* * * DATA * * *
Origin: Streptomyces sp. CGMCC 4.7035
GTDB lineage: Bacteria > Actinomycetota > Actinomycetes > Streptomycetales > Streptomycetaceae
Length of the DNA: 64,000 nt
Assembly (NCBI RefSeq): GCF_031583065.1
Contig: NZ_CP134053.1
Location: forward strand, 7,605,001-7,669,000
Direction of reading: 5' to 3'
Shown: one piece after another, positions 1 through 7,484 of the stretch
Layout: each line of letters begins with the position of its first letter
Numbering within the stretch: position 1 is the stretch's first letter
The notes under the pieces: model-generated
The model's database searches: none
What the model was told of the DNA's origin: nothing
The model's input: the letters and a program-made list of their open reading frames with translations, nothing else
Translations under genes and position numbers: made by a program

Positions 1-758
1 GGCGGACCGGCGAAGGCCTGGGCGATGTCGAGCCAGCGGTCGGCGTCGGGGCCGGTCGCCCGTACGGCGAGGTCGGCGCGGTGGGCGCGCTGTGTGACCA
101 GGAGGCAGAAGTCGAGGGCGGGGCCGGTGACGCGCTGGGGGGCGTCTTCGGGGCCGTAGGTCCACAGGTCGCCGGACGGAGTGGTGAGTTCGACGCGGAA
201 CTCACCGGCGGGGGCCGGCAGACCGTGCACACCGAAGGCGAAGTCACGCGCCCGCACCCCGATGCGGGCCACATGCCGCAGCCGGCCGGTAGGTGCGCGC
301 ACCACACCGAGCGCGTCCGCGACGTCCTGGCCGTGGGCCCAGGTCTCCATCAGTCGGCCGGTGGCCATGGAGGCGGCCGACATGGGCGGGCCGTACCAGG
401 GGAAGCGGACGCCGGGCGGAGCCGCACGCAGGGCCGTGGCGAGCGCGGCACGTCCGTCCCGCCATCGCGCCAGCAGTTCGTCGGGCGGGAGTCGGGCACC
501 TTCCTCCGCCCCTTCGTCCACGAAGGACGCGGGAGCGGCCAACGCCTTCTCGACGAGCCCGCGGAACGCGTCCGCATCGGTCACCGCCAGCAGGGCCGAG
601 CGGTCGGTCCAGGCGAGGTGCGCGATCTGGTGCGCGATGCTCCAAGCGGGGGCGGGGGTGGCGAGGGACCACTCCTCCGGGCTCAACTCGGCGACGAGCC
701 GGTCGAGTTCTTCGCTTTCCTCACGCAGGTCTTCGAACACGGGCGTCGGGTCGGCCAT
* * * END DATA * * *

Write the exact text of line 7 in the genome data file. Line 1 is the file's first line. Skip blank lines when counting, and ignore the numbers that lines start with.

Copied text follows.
Direction of reading: 5' to 3'